NEW YORK — Karl Case, the co-creator of a widely watched housing market index, was upbeat three weeks ago. Mulling the economy while at a meeting at a resort near the Berkshires, Case thought the makings of a recovery were finally falling into place.
"I'm a 60-40 optimist," he said at the time.
Today, Case's mood is far more subdued. In scarcely two weeks, he and other housing analysts have watched as the once-staid world of back-office bank procedures has spawned a scandal that threatens to further unhinge the housing market.
Allegations of possible mortgage fraud against financial giants GMAC, JPMorgan Chase and Bank of America read like a corporate thriller: forged documents, faked Social Security numbers, phantom titles, disappearing paper trails, "robo-signers" and mortgages sliced and diced so many times that nobody really knows who owns them.
Now the specter of a national foreclosure moratorium is closing in.
The banks will have to review the paperwork for hundreds of thousands of mortgages. On top of that, class-action lawyers and state attorneys general have filed lawsuits and called for foreclosure moratoriums.
In the near term, foreclosure freezes could actually benefit both homeowners and the housing market. Homeowners would have time to live rent-free and chip away at their debt. Prices might stabilize because so many homes are penned up.
But the long-term implications are grave. Only a month ago, housing watcher Mark Zandi, chief economist at Moody's Analytics, predicted that a housing recovery would be under way by the third quarter of next year. Now he believes the foreclosure scandal could prolong the housing depression for a few more years.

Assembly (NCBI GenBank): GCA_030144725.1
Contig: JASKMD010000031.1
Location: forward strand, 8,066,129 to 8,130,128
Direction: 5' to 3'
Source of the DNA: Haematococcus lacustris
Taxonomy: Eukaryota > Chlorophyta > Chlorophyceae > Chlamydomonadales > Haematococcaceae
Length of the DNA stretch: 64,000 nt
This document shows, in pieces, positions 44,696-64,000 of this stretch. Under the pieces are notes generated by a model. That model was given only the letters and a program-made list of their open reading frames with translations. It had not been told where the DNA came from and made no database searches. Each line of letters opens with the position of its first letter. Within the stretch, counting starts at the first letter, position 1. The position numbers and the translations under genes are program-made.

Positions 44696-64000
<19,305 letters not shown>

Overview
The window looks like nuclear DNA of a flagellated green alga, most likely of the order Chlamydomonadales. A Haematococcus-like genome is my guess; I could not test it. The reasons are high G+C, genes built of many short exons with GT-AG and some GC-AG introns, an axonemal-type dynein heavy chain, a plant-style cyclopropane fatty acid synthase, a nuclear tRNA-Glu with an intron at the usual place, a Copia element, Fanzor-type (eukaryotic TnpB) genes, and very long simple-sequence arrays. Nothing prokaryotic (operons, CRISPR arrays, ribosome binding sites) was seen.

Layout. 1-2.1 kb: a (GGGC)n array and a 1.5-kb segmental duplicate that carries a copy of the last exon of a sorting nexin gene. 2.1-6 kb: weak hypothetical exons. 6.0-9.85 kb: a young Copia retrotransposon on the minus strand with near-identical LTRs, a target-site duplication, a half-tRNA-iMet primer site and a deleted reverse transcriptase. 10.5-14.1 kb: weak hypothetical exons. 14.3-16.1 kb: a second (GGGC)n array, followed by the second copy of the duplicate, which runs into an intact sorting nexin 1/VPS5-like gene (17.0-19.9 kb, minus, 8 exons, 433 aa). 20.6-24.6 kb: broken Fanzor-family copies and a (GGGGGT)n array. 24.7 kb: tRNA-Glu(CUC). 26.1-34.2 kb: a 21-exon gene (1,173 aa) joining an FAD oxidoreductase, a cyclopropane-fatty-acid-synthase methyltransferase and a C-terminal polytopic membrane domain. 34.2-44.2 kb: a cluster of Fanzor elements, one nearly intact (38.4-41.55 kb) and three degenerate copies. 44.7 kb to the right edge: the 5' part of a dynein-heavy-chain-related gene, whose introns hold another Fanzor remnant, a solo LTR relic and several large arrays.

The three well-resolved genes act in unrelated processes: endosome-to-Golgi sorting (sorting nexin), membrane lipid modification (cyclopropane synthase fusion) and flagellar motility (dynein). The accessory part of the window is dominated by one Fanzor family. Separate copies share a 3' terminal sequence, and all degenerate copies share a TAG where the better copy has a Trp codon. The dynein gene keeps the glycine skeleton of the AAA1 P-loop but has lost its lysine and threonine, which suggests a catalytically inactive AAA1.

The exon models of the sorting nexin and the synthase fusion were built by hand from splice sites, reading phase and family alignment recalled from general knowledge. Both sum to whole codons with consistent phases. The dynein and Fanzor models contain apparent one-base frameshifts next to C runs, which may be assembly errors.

The alleged document fraud could open up the entire chain of foreclosure proceedings to legal challenge. Some foreclosures could be overturned, others deemed outright fraudulent.
Before a housing recovery can occur, all those foreclosed properties have to be rescrutinized by the banks and then sold. With any foreclosure-related deal open to legal challenge, that inventory could be taken off the market while the legal challenges make their way through the courts.
That's not to mention the questions being raised about missing paper trails on mortgages owned by people who have never missed a payment.
Since housing is the engine that in the past seven recessions has pulled the economy out of recession, any further damage couldn't come at a worse time.
"As far as I'm concerned, anything that slows the foreclosure process is a bad thing," Case said.
"Right now, everyone in the industry is trying to understand the scope and breadth of the problem, and is looking to lenders to get their paperwork in order so that sales can resume," said Kurt Pfotenhauer, chief executive of the trade group American Land Title Association.
Meanwhile, real estate agents who specialize in selling bank-owned properties say the market is locking up. Dorothy Buse, a Coldwell Banker agent in the Orlando area, said that out of the 200 foreclosures she has listed for sale, 40 are now in the foreclosure freeze. Of the 40, 12 that were already under contract are now on hold.
"There's nothing within my power — or my staff's power — that we can do, except try to reassure them that we're working on this," Buse said.